After fulfilling Helium's two-drink minimum with a coupla chardonnays, I drank naught but water, yet somehow I am wiped. But I'm going to persevere and head out tonight. I'm especially hoping to catch Jesse Case at 10 back at the Hawthorne. I saw him perform to a nearly empty room early on Day One of last year's fest, and his was one of my favorite sets of the entire weekend. I wanna see how he's seasoned over the past year.
The room was surprisingly packed when I got to the Mt. Tabor Theater on Saturday afternoon for the Humor Code. They were featuring four great comics (Pete Holmes, Myq Kaplan, Mary Mack and Jordan Morris), but the topic was kind of academic for 4pm on the third day of a 4-day comedy binge. Peter McGraw is a scientist and Joel Warner is a writer. Together, they're working on The Humor Code, a project and forthcoming book to determine what "funny" is and how comedy works. At the panel, the two of them tried to explain their research while the comics commented, questioned, and interjected.
It's pretty interesting stuff, but Pete Holmes put it well: "Comedy is this beautiful songbird, and you guys took it into a creepy lab and dissected it." The comics were great, McGraw the scientist was pretty funny himself, and there was a really interesting discussion of gender and comedy, both from the audience perspective and the comedian's perspective — a conversation during which Mary Mack was brilliant. She's got another show tonight at 8 at the Eagles Lodge. If you haven't seen her, do it.
This is where we flash forward in the day while I attend an AMAZEBALLS roller derby game at Memorial Coliseum. (Look for a recap of that barn burner this week—but Portland's Rose City Rollers came from behind Chicago's Windy City in the last minute of the game to win it by three points. It was incredible.)
The late-night show at the Eagles Lodge was the most consistent show I've seen at 2012's Bridgetown Comedy Festival. Not a stinker in the bunch. Prashanth Venkataramanujam had a scathing, spot-on set about how Americans waste water (insisting on peeing into perfectly potable toilet water and slathering water over a yellow tarp so fat children can slide around on lawns during the summer). Then he went to work on the absurdity of bearing children. It killed. You know who else killed? Everyone: Nick Rutherford with his Brazilian wax story, Mike Bridenstine with an audience-transfixing tale of cocaine and bull fighting, and my favorite, Portlander Kristine Levine. I've never seen Levine before and that is a dirty shame, she's awesome. She railed on and extolled the virtues of her moon-faced overweight kids, sipping from an airplane bottle of red wine, explaining why she wasn't concerned about neighborhood pedophiles. I could not have laughed harder.
Still tons of awesome-sounding shows this afternoon and tonight—power up with brunch!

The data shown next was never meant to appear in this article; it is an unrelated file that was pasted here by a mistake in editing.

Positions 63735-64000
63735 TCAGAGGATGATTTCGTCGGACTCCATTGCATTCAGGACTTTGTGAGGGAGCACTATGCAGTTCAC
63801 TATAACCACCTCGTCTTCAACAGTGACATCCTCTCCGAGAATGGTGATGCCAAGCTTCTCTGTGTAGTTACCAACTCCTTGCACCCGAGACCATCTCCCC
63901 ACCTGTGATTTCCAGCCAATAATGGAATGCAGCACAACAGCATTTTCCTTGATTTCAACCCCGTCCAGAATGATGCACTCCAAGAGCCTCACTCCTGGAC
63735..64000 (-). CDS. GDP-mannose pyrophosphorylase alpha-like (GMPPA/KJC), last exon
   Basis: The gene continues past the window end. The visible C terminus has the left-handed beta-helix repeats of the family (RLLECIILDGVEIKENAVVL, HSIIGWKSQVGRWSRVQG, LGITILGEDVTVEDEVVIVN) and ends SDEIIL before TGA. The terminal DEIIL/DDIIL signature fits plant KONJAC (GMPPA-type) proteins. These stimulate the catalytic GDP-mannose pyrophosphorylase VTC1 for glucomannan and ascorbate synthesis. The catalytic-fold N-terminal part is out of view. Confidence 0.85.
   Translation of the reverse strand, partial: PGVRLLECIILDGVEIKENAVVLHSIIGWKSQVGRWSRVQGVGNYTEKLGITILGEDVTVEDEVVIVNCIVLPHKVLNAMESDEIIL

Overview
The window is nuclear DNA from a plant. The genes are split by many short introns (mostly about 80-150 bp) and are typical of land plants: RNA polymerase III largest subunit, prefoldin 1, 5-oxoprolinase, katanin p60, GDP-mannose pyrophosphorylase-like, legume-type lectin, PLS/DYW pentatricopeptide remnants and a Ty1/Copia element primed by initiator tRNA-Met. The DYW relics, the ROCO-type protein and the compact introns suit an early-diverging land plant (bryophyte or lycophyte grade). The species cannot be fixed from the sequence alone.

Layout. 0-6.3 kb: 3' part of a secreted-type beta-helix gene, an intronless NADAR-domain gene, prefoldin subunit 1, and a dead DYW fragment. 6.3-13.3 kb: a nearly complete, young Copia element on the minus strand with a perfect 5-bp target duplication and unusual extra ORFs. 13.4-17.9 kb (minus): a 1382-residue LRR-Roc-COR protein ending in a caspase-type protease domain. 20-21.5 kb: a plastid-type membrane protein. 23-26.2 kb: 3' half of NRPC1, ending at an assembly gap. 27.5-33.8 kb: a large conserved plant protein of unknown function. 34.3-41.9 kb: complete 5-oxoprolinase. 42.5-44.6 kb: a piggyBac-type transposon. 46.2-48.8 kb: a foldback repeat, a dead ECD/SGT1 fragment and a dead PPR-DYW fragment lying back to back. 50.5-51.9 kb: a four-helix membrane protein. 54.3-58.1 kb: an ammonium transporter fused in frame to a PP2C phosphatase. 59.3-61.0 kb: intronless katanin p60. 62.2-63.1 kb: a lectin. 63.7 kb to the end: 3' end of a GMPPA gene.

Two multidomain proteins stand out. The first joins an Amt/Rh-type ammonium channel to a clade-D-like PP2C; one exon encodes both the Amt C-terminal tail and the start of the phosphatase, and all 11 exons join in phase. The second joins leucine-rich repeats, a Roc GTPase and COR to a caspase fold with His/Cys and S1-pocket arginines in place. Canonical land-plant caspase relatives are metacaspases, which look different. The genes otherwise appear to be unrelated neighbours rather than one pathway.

Comic Mike Bridenstine has a show. That show and occasional podcast, out of L.A., is called Roast the Week. He gets a handful of comics together, adds in some current events, and together they make fun of the week's news and each other. Mostly, they make fun of each other.
And it's great.
Last night, he took his show to the Helium stage, with Pete Holmes, Myq Kaplan, Mike Burns, John Roy, Matt Braunger, Michelle Biloon, Emily Maya Mills, and Jay Larson. It was a fantastic lineup, and since most of them know each other pretty well, their blasts on each other landed perfectly.
Matt Braunger commented on the strange layout for the show, with all 9 comics on stage at the same time, looking out at the audience. "You have your own audience, and we're staring at you."
Other Bridgetown ephemera: I caught a polarizing set from Emmett Montgomery at the Mt. Tabor Lounge, where he interacted with an animated character on the movie screen, named Sweetpea. This gelatinous blob was a mix between Weird Science's Chet, Jabba the Hutt, and Sloth, with blinking eyes, nipples, and groaning blurbling. Sweetpea was a hot mess, and Montgomery nailed the offbeat set. Over at the late-night Tanker stage, some entitled passive-aggressive Portland type tried to get me to move from a bar stool she'd occupied 30 minutes prior, while James Adomian (as the tights-wearing Sheriff of Nottingham) made it very, very hard for Bridgetown comedians to follow his act. Then Brody Stevens AND James Adomian together made it near impossible. Shit was tight.
Anyone catch Doug Benson's Movie Interruption screening of Con Air last night at the Hollywood?
The sidewalk in front of the Mt. Tabor Theater was sick with comics last night, as people showed up to get their lanyards and wristbands, comics greeted old friends and bummed cigarettes from fans, and everyone tried to figure out where the hell they were supposed to go next.
As soon as I got through the crowd, I headed over to the Hollywood Theatre for the Primetime show. Things there were a little crazy too, but a lot of the kinks in ticketing and check-in should clear up by tonight.
The show began with about 1/3 of a house, and filled to half by about midway through. Comic Pete Holmes announced that "it looks like the Aegean Sea out there," with lots of little islands of people.
I also took in the first half of the All Things Brody show at the Eagles Lodge (go there to get drunk—$1.50 cheap beer). Brody Stevens was hosting and closing, and while it was great to get brief chunks of his act between other stand-ups, I find that Stevens works best as a cumulative act, with his motivational speaker steez building and building to ridiculous bombast. He's a lot to take in, but man, is he funny. (You can catch him tonight at 8 pm at the Bagdad.)